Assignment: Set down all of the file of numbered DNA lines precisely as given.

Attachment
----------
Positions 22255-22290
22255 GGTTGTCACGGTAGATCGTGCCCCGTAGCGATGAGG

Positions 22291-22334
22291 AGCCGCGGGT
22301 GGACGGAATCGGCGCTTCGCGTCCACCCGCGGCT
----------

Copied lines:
Positions 22255-22290
22255 GGTTGTCACGGTAGATCGTGCCCCGTAGCGATGAGG

Positions 22291-22334
22291 AGCCGCGGGT
22301 GGACGGAATCGGCGCTTCGCGTCCACCCGCGGCT